3 Leaves: Redefining Indian Food in Ireland
Lisa Cope - 2nd April 2019
What’s the story?
Three years ago, a little Indian food stall quietly popped up in Blackrock Market selling 'Indian Street Food'. Chef Santosh Thomas and wife Milie Mathew were the couple behind 3 Leaves, and very quickly gained a dedicated following for their pani puri, palak pakora chat and daily changing curries. Soon demand had overtaken supply, so they decided to take on the unit next door and put in enough tables to seat 12 people. These soon became some of the most difficult to get seats in town (not least because they only opened for dinner two nights a week), and in January of this year they knocked into the next one, giving them another 12 seats.
THIS WEEK'S TOP STORIES
Where should we go for a drink first?
Two reviews in a row in Blackrock and the pre-drink options aren't any more inspiring. For pints or a G+T head to Jack O'Rourke's on the main street, or for wine you could pay a visit to El Celler wine bar in the market itself. And if you need to pick up a bottle of wine for dinner head to Blackrock Celler where they'll give you 10% off if you tell them you're going to dinner in 3 Leaves.
Where should we sit?
Seating is limited and much of a muchness inside - you could ask for a view of the kitchen but most of it is obstructed by the pass. As summer approaches the outside tables are going to be the ones everyone will want, but we'd say getting your hands on one will be a mean feat. Definitely request one on booking if the weather's looking good, or get there very early and cross your fingers.
More Once Overs
When talking to Dublin food obsessives, 3 Leaves comes up again and again as somewhere that's totally reinvented their idea of what Indian food is, and the fact that's it's BYO with a corkage charge of just €5 makes it ever more appealing. On a weekly basis we seemed to be met with abject horror when we admitted to not having tried it yet (we have actually tried numerous times to get a booking to no avail), so we thought we'd better make a serious effort to rectify that and hold onto our street cred for a bit longer.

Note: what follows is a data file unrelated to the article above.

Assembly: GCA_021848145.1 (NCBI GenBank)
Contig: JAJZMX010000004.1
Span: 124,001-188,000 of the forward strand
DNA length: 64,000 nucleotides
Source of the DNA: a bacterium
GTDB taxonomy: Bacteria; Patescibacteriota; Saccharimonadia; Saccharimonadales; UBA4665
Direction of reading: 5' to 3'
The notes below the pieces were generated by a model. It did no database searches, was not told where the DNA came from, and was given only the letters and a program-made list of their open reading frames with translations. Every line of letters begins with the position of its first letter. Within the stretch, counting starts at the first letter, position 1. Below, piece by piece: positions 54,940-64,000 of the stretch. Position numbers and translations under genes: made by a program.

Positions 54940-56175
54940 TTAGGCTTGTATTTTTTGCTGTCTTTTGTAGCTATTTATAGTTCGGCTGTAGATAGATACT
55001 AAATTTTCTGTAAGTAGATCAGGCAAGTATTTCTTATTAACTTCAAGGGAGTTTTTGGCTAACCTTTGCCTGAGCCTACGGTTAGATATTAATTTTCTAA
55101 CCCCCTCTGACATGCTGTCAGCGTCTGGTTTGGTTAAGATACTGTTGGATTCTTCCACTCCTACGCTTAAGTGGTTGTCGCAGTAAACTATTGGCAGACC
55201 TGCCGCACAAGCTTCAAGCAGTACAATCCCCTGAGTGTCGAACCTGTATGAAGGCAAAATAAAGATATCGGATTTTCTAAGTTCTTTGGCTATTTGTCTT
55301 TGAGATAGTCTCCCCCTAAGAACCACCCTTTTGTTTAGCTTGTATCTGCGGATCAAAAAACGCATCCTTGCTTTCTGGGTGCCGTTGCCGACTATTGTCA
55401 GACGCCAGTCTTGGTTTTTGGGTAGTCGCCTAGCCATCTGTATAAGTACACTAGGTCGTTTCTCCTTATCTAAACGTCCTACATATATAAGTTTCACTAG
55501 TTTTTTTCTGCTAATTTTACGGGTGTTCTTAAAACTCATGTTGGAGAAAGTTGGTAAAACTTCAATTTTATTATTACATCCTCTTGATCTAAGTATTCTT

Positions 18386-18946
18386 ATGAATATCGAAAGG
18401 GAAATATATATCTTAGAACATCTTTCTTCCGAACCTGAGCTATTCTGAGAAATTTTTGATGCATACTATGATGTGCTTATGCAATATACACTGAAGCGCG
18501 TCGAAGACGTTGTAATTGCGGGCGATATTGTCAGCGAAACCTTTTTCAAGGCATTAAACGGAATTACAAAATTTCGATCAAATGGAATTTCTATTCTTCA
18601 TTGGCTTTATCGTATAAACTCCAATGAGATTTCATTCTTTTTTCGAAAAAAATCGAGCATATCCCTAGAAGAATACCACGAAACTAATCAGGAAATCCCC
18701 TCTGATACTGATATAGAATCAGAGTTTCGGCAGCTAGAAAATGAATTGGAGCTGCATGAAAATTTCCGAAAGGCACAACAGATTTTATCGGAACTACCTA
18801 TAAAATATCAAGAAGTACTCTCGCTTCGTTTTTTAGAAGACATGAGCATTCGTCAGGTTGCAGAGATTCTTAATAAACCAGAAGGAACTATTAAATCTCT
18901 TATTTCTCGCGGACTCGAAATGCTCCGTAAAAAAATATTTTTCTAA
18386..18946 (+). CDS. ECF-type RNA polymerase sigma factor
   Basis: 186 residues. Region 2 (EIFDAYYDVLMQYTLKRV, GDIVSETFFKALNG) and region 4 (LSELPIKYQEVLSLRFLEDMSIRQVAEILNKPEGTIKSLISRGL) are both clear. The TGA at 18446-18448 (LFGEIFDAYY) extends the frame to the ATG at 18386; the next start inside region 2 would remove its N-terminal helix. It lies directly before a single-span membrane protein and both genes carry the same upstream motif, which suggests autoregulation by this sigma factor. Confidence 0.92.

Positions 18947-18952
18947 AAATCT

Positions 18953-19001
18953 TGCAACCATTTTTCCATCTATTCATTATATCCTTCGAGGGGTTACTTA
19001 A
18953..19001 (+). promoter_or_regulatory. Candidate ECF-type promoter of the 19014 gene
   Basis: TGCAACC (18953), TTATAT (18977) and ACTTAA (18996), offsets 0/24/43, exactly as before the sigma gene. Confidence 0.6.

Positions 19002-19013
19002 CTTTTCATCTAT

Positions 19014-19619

What's good to eat?
All the food. From start to finish we lost count of the amount of times we heard 'wow', from every table in listening distance (and ours), and there wasn't a low point from beginning to end. We were eating from a two-course menu with optional dessert (mandatory), but before any of the dishes came they brought out a dahi puri for everyone - thin, crispy, hollow balls made from semolina flour filled with chickpeas, potatoes and sauces including tamarind chutney and yoghurt. We were told under no circumstances to bite into it as everything would fall out, and although it's a sizeable chunk to put in your mouth in one go, as soon as it's in there it pops, and 'flavour explosion' is the only appropriate
descriptor. Of everything we had this is very much on the "best things we've eaten this year" list.
For mains there were options of chicken or lamb curry, dahl, or a taster menu with a bit of everything, so there was only one choice. It also came with mixed vegetables (mainly potato, onion and green beans), and palak pakora chat - deep-fried spinach with sauces, pomegranate seeds and more of that sev, which was the highlight of the taster plate for us. That and the dahi puri have pretty much monopolised our thoughts ever since.
We tried all four starters and loved all of them, particlarly the lamb and the seabass. The chawpati chaat was a soft, mildly spiced potato fritter on a bed of chickpeas, with 'chef's signature sauces' (of which there are five, made fresh every day - taramind, mango, mint, yoghurt and Thomas' special signature sauce). A galawat lamb kebab was meltingly soft with a really vibrant tasting salad of chickpeas, pomegranate, pea shoots and more of those sauces, all sprinkled with sev, that crunchy noodle type snack made from chick pea flour which adds a whole new level of texture to the dish and really takes things up a gear.